Our Men In Raleigh
The 1973 General Assembly
convened at noon yesterday in
what is destined to be the most
historic session of the 20th
Century. Although there' is a
Republican chief executive and a
Democratic controlled House and
Senate, one has every reason to
expect the-ship of state to remain
on a progressive course.
This can be expected for at least
two reasons: Gov. Jim
Holshouser is no stranger to the
legislative process, having served
four terms in the House; and the
caliber of the men elected to the
august body and the experience
and sense of dedication and fair
play they take with them.
While it won’t be a mutual
admiration society, and the
honeymoon will be short, we
cannot generate much pessimism
about the future along the Public
Parade and throughout Tar
Northeastern North Carolina
will be well represented in the
General Assembly. Look at the
State Senate: J. J. (Monk)
Harrington of Lewiston and Phil
Godwin of Gatesville.
State House: Vernon James of
Weeksville and W. Stanford White
of Manns Harbor.
And as a kicker, Archie T. Lane,
Sr., of Perquimans County,
sergeant-at-arms in the House.
How are they for openers?
Sen. Harrington is a veteran in
the upper chamber who has
developed a considerable amount
of clot. In the new Democratic
legislative structure, he has been
ffiven great responsibility and he
is man enough for the task.
' His seat-mate will be Sen.
Godwin, who moves across the
hall after a most distinguished
career in the House. As immediate
Continued on Page 4
Careers in fields related to
- human service as education,
recreation, community relations
and social services have been
opened to 45 poor and unemployed
adults in Chowan County under the
U. S. Department of Labor’s
Public Service Careers (New
The Department of Labor’s
Administrator William U.
Norwood, in Atlanta, Ga., said
federal funds in the amount of
$96,190 have been approved for the
project for a period up to
November 3, 1973. The project is
sponsored by the Economic
Improvement Council, Inc.,
located on Base Road.
Public Service Careers seeks to
relieve critical national shortages
of professional service personnel
in the public employment sector of
the work force and opens up built
in advancement opportunities to
To be eligible, an individual
must be at least 22 years of age,
unemployed, and generally come
from a family whose annual
income is below the poverty line
as defined by the Manpower
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DISCUSS RESTORATION-R. L. Stevenson of Hertford, right,
discusses the plans of Perquimans County Restoration
Association with George W. Moore, manager of Belk Tyler in
Edenton. The Belk Tyler Foundation recently contributed SSOO to
1 . • . Vw-
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Archie T. Lane, Sr.
THE CHOWAN HERALD
Volume XXXIX.—No. 2.
The final portion of the revenue
sharing money allocated Edenton
for the past fiscal year has arrived
in the sum of $64,830 bring the total
figure to $124,315. Town
Administrator W. B. Gardner
stated that this figure is a far cry
from the $70,000 that has been
The Town Council, meeting
Tuesday night, elected to use
$25,000 of this money for acquiring
a new well and pump, instead of
using other money that had been
planned for this purpose. It was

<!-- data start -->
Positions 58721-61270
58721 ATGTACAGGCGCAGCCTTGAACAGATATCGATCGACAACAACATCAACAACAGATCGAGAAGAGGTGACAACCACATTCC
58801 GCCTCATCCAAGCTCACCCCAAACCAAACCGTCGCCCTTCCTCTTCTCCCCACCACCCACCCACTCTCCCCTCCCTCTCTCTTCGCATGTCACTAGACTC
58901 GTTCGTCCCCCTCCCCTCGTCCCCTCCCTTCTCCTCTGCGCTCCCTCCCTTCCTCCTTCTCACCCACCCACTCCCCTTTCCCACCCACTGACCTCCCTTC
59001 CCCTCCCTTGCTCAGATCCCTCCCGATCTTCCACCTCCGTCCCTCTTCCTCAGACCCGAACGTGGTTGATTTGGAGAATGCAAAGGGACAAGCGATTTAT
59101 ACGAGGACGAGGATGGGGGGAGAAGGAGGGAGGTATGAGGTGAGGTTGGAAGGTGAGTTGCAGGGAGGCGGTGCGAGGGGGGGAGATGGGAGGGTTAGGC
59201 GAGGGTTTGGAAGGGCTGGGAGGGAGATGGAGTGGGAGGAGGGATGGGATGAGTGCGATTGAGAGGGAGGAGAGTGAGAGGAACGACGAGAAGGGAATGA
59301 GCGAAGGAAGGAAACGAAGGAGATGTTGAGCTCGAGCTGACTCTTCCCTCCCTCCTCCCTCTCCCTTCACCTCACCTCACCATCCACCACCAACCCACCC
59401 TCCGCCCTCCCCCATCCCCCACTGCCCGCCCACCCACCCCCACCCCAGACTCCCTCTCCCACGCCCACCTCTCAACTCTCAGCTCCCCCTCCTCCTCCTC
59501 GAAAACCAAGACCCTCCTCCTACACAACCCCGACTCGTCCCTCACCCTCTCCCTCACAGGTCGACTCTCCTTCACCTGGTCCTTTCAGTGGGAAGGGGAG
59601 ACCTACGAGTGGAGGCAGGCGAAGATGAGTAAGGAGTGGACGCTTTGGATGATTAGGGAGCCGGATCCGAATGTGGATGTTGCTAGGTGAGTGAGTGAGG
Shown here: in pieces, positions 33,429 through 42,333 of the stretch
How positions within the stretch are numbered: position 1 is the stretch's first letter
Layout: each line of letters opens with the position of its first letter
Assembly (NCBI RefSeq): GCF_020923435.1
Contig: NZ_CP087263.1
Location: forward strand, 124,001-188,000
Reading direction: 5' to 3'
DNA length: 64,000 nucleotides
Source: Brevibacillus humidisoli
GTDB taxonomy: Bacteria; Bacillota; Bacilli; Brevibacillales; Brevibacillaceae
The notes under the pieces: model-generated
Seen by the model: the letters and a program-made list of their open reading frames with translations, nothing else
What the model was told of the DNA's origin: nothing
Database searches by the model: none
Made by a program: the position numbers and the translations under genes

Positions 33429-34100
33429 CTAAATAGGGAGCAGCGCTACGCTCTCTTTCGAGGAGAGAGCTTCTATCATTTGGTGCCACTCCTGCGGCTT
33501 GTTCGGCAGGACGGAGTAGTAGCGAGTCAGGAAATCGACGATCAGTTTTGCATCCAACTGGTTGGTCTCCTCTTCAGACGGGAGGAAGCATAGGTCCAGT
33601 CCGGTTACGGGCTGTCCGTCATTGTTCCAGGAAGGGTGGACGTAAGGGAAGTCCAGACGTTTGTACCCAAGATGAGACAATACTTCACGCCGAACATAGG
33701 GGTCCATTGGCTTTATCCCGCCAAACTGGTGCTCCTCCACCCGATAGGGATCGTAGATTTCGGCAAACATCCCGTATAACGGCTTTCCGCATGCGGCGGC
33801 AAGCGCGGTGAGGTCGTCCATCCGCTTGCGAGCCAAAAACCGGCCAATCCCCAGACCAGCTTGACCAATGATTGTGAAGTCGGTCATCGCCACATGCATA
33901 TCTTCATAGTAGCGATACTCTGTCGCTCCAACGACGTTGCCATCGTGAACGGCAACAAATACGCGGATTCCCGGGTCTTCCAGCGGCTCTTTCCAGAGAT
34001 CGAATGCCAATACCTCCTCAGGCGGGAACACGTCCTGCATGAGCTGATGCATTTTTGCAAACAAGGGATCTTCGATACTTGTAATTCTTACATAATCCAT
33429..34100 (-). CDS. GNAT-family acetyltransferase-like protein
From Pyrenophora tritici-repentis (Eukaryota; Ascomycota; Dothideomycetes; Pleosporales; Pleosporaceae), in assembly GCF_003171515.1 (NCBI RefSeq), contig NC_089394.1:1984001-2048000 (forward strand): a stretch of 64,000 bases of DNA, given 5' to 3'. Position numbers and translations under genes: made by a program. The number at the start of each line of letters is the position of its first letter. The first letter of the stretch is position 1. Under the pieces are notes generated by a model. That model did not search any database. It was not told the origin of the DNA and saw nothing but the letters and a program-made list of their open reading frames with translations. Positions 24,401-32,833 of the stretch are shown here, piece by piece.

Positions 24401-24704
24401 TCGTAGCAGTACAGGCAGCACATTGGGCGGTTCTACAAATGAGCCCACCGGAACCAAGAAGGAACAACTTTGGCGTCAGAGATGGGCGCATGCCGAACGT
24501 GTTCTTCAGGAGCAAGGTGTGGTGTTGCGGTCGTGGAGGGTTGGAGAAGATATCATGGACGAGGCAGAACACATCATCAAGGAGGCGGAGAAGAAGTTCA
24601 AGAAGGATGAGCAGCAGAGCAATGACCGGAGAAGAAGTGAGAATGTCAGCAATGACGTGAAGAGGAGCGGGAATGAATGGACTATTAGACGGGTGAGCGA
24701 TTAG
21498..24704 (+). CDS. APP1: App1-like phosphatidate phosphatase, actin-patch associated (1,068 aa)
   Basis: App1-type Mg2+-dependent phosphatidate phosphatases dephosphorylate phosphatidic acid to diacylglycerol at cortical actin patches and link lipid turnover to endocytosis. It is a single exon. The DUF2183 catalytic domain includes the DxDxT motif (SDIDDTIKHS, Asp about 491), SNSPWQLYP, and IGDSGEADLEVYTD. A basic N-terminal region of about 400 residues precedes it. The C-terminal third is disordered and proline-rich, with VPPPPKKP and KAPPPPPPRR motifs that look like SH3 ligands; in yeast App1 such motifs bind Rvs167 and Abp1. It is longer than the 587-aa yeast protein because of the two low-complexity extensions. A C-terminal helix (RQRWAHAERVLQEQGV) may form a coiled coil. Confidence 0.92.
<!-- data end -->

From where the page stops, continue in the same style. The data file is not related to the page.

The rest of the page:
stated the other sum could now be
used for matching grants or other
projects for which the use of
revenue sharing funds is
Bank of North Carolina will
receive the certificate of deposit
for the full sum. They were high
bidder with an interest rate of six
per cent on deposit of 90 or 180
The Army Corps of Engineers
informed the town by letter that
the Pembroke Channelization
Project has been placed in the
active category, enabling the
construction of a channel eight
feet deep and 80 feet wide. They
also stated that a further
economic study will be made.
Initiation of the project is about
one year away. The council
adopted a resolution backing the
project. At present time the
channel depth is about four feet,
making passage of large sailboats
and other crafts dangerous or
The Belk Tyler Foundation has
contributed SSOO to the
Perquimans County Restoration
Association in that association’s
successful funds campaign which
makes it possible to obtain $37,500
in challenge grants.
George W. Moore, manager of
Belk Tyler in Edenton, presented
the check to R. L. Stevenson of
Hertford, finance committee
Stevenson recently reported to
Joe Nowell, Jr., of Winfall,
association president, that more
than $21,000 has been realized in
Continued on Peg* 4
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} % 1 anford White
Edenton, Chowan County, North Carolina, Thursday, January 11, 1973.
albemarle stymied by snowfall
By L. F. AMBURN, JR.
Monday was not an ordinary Monday in
Northeastern North Carolina and other
sections of the state and nation. The
elements played havoc with the normal
scheme of things.
Precipitation in the form of snow, yes
snow, brought usual activity to a virtual
stand-still. And before it all blew out to sea
after nightfall, as much as six inches of the
fluffy stuff had blanketed the area.
The sun rose in the east as usual Tuesday
morning and a cloudless sky was welcomed
by about everyone, save the school
children who were enjoying an
unscheduled winter holiday. However, the
thermometer remained in the 20’s and the
melting process was practically nil.
While many awoke Monday morning
surprised at the groundcover, they
actually shouldn’t have been if they had
followed the weather forecasts.
Weathermen, or women if you watch that
particular TV channel, had warned that
conditions were perfect for snow. What
they didn’t forecast was that it would be ,
the biggest snow storm to cross this
section of Tar Heelia in the past six years.